Mumbling Kitsune: Pluto - For the Giant Robot in You - Mania.com



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Mumbling Kitsune: Pluto - For the Giant Robot in You

Naoki Urasawa's robot-based murder mystery is coming to America and you need to read it.

By Nadia Oxford     October 20, 2008


Pluto
© Viz Media

As we grow up, we lose our passion for certain childish exploits, like playing with dolls and throwing dead fish at cars. But there's one childhood love that deserves to live on in our hearts forever, and that's our love for robots.

 
Luckily, anime and manga caters to our young passions through the timeless works of Osamu Tezuka—and through works inspired by the original manga master. Adults who may feel a bit too old for the bubbly robot hero Astro Boy (or at least don't want to be caught reading his exploits on the subway) will find intrigue, murder and mystery in Naoki Urasawa's Pluto—and, comfortingly, they'll also find some awesome robot action.
 
The official “Tezuka in English” website discusses Pluto at length, summing it up as “Astro Boy for adults.” Though Osamu Tezuka's life lessons apply to all ages, works like Astro Boy were in fact written and drawn with children in mind, since Tezuka strove to reach the citizens of the future above his other audiences. Pluto explores some of the rawer violence and philosophical questions Astro Boy had to leave behind.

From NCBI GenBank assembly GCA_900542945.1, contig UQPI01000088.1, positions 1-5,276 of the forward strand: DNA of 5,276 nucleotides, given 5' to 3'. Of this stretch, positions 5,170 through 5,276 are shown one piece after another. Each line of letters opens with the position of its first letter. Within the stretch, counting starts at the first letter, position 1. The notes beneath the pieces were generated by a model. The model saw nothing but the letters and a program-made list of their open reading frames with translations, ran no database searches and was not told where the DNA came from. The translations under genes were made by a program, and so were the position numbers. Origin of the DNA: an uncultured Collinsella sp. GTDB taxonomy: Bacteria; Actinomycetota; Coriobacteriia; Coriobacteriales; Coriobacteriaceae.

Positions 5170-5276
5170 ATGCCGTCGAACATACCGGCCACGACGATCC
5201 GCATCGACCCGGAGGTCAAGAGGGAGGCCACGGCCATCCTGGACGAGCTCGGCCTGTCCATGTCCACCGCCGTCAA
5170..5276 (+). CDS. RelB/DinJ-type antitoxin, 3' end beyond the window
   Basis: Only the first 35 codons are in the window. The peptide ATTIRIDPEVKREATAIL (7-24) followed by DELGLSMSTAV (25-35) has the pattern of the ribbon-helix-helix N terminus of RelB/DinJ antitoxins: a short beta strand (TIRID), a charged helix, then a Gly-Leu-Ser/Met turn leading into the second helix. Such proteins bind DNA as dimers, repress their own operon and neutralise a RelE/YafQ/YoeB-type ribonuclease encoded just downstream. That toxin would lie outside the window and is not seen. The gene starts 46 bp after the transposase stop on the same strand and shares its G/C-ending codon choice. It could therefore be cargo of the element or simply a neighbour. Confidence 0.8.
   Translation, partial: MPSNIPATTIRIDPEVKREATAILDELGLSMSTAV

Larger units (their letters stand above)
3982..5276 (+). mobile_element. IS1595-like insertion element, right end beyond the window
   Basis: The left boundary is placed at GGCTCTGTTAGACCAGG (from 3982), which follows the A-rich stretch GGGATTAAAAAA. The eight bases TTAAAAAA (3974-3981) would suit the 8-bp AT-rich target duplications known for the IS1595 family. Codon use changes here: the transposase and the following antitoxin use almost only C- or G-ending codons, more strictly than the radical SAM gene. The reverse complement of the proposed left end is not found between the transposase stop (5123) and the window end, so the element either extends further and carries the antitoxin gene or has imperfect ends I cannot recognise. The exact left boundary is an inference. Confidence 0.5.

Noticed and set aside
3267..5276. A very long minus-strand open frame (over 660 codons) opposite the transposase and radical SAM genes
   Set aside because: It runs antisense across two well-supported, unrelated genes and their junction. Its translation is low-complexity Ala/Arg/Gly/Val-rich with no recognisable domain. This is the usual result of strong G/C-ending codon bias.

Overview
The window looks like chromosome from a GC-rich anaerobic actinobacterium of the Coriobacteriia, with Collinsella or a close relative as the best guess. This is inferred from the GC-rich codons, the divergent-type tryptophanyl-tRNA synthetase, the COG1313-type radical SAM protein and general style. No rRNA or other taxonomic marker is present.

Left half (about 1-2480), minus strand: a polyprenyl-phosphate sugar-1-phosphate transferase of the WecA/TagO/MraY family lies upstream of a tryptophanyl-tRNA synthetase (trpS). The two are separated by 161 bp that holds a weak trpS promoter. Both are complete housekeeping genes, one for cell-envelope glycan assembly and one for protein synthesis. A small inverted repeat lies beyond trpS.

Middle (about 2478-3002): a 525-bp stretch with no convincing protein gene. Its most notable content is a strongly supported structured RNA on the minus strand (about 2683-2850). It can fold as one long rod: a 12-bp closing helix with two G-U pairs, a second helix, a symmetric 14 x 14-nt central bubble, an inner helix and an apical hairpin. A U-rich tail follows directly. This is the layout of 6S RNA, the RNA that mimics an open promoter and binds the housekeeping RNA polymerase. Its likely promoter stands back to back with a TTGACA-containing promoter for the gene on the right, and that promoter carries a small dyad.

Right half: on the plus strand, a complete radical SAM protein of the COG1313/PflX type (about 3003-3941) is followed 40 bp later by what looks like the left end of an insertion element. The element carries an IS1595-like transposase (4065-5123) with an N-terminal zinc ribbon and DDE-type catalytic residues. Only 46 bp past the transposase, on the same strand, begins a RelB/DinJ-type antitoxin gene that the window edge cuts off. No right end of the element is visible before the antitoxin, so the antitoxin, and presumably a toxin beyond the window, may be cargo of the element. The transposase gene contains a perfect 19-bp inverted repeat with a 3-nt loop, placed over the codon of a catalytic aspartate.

Fortunately it doesn't stray far from what makes Tezuka's work so strong. Indeed, Urasawa's work is based on one of Astro Boy's most famous story arcs: “The World's Strongest Robot,” in which seven of the world's most powerful robots are pitted against each other for human amusement. One Europol robot, Gesicht, must get to the bottom of a string of murders committed against the world's strongest robots and humans close to them. Mounting evidence marks the executioner as a shadowy robot, a very unorthodox killer.
 
One of Pluto's most noteworthy traits is Urasawa's preference for a realistic, seinen art style versus Tezuka's Disney-inspired cartoons. Astro and his sister, Uran, both play prominent roles in the manga and it's initially jarring to see them portrayed as robots who are literally indistinguishable from humans.
 
The role of robots in human society is always a fascinating topic to stroke beards and nod over, and Pluto takes an especially in-depth look at the conflicts between robots and their fleshy creators. Gesicht, much like Astro and his sister, is an extremely advanced robot who's indistinguishable from humans; he has a home, a job and even a wife. Urasawa's robots all “mimic” human life in a manner that unnerves social critics, including marrying and adopting specially-made robot children.
 
But Pluto is far from being a stuffy social commentary powered by slow investigation scenes. Urasawa has included some majestic robot designs in his stable, such as the massive battle-bodies inhabited by crowd favourites like Heracles. The story of Pluto is rooted in a bloody robot war that shaped current society and haunts Gesicht; Urasawa isn't shy about letting robots rip into each other for the sake of human survival as well as their own.
 
Quality seinen manga sometimes gets overlooked in America for the shonen genre, but Pluto needs to be picked up by anyone who considers themselves a fan of the medium. Viz Media has picked up the license and will start publishing the official translation at the beginning of February 2009. For the love of your inner robot, don't miss out on it.

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